Still, we — white people again — are at least in a more honest place today than where we were before May 25 when a Minneapolis cop named Derek Chauvin pressed his knee against George Floyd’s neck and squeezed the life out of him.
The real question is what are we prepared to do with this new awareness?
What will we do, for example, to hold our public officials (mayor and city council, police commission, police chief), as well as private businesses (Walmart), accountable for the lack of official accountability to date in the case of Santina Rao?
You probably remember the story. On Jan. 15, 2020, a young woman named Santina Rao was shopping with her two young children in the toy aisle at the Mumford Road Walmart. While there, three Walmart employees and two police officers accosted her, accused her of stealing.
Stealing? She’d already paid for a $90-electronics purchase in the store’s electronics department, picked up some produce — a head of lettuce, two lemons, and a grapefruit, which she’d placed in the basket beneath her stroller — and was planning to buy a Barbie for her daughter, all of which she also intended to pay for before she left the store. She was — to be clear — still in the store and hadn’t yet reached the checkout, let alone left the store with unpaid-for goods, when the cops approached her.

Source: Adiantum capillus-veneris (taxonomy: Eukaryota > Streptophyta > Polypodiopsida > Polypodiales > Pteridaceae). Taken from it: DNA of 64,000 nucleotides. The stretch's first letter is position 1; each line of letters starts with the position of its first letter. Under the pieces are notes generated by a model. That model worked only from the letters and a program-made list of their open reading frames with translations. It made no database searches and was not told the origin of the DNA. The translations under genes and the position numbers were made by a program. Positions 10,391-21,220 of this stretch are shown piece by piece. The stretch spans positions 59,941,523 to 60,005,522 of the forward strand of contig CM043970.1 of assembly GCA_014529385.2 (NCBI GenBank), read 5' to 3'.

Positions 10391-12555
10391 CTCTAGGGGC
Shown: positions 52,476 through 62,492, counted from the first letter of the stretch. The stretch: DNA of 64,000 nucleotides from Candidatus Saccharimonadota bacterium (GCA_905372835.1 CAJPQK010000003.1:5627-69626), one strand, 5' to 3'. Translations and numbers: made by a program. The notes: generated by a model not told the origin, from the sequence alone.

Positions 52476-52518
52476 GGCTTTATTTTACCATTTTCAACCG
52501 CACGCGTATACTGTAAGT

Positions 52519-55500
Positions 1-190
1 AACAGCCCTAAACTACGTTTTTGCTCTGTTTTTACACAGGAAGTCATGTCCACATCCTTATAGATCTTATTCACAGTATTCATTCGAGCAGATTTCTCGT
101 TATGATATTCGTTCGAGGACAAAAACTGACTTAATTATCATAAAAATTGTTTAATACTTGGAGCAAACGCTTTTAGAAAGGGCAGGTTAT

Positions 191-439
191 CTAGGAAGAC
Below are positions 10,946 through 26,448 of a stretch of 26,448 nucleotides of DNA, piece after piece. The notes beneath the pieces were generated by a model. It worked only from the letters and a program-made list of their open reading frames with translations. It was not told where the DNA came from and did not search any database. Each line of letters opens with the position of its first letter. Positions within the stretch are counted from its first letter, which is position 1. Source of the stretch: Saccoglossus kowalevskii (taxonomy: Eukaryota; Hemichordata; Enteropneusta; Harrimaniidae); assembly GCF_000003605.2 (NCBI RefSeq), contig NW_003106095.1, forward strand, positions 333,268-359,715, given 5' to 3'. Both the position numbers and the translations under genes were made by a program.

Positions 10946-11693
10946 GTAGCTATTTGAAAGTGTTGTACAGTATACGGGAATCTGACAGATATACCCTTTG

She says she offered to let the officers search her bags, even the stroller, but they continued to accuse her of theft. As she became more stressed and agitated — wouldn’t you? — the confrontation escalated, and police threatened to arrest her for causing a disturbance. More cops arrived. According to Rao, one of them tried to grab her child. When she moved to protect her daughter, the scene turned violent. Police tackled her. She scratched at one officer. By the time it was over, there would be six officers to one of her.
She got by far the worst of it: a concussion, a broken wrist, bruising around her eyes, arms and back.
The police charged her with causing a disturbance, assaulting a peace officer and resisting arrest.
Theft? The ostensible reason she was stopped? No mention.
The official police release claimed Rao “became verbally abusive and was behaving aggressively” when police tried to arrest her for… well, apparently being verbally abusive and behaving aggressively after having been falsely accused of stealing.